The course examines health from a community perspective. The main focus will be on understanding the influence of the community on health, with particular attention to the relationship between social inequality and health.  The course will also consider the implications of a sociological perspective for health promotion policies.
3 lecture hours, 0.5 course.

Scheduled this year:

Term

Course Number

Instructor

Time & Location

Outline

Winter 2014-2015 2179B-650
Class No 5752
Cathy Thorpe Online
Summer 2014 2179A-650
Class No 1156
Cathy Thorpe Online pdf outline

2180A/B - Development and Health InequalitiesSOC 2180 offered 2014-15

This course covers the health of populations in comparative and historical context. It focuses on the factors behind the recent improvements in health and the causes of large health inequalities. Major health policy issues in both developing and developed countries are investigated, such as reproductive health, HIV/AIDS, smoking, and violence.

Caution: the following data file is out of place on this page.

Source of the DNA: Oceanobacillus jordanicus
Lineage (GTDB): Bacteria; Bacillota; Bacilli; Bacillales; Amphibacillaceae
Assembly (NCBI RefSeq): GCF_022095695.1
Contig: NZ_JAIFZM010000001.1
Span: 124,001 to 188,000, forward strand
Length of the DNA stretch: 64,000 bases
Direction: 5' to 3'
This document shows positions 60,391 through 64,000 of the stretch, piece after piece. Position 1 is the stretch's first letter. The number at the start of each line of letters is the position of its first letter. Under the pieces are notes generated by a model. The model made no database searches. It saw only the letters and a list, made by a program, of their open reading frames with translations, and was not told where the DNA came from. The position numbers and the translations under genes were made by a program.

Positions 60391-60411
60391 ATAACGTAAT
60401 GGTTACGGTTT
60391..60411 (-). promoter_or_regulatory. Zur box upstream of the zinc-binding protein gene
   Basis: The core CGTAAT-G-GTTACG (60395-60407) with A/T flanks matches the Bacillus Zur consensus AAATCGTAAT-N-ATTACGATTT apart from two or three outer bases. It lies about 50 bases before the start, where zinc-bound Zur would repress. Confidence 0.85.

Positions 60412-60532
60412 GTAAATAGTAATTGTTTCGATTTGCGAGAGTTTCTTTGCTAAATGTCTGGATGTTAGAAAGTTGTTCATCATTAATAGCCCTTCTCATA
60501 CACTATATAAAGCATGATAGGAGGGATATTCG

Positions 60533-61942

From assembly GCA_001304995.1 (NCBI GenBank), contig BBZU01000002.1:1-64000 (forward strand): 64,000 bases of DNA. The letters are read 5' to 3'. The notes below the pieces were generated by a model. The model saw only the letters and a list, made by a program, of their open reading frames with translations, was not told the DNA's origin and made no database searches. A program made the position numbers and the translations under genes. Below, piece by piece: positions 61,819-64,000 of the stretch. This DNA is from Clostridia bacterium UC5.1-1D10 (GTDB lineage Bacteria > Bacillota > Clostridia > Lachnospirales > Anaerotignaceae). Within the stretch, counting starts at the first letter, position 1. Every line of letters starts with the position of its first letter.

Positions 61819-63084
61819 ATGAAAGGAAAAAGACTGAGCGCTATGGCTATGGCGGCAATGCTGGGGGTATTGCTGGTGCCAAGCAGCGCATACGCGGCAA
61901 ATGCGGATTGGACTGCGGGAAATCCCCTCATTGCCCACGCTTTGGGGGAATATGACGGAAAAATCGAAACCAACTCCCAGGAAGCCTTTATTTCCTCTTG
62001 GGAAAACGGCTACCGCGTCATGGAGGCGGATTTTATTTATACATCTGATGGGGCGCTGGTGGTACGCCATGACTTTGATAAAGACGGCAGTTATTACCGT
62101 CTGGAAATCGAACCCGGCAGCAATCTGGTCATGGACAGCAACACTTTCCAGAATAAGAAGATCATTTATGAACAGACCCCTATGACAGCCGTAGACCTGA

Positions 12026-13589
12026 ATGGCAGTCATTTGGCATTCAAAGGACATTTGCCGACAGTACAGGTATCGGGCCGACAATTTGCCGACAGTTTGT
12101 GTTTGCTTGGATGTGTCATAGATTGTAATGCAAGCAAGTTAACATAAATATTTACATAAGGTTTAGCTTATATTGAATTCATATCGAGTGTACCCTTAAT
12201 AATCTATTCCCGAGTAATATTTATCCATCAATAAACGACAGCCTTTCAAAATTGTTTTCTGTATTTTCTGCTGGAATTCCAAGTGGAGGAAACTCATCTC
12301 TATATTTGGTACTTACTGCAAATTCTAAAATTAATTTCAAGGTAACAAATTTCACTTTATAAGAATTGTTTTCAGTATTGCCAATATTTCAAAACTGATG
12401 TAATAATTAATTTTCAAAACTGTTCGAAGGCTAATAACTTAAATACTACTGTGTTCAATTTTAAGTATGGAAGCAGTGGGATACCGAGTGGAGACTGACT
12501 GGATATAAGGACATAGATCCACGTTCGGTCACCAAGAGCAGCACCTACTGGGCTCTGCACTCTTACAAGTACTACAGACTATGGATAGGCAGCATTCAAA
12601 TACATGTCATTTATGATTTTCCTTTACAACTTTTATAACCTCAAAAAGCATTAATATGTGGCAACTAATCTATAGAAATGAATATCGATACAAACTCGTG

2 lecture hours, 0.5 course.

Antirequisite(s):
The former Sociology 2279A/B
Scheduled this year:

Term

Course Number

Instructor

Time & Location

Outline

Winter 2014-2015 2180B-001
Class No 5882
Rachel Margolis Tu 2:30-4:30; B&GS 0153 pdf outline

2191A/B - Special Topics in Sociology: Sport and SocietySOC2191 offered 2014-15

This one-term course will deal with selected topics of current interest in Sociology. Topic and course description will be available at the time of registration. 2
lecture hours, 0.5 course.

Scheduled this year:

Term

Course Number

Instructor

Time & Location

Outline

Winter 2014-2015 2191B-001
Class No 7004
Daisy Hamelinck M 3:30-5:30; SSC 2028

2192A/B - Special Topics in Sociology

This one-term course will deal with selected topics of current interest in Sociology. Topic and course description will be available at the time of registration.
3 lecture/seminar hours, 0.5 course.

2200 Level Courses

1000
 
2100
 
3000
 
4000

2202 - Sociology of AgingSOC2202 offered 2014-2015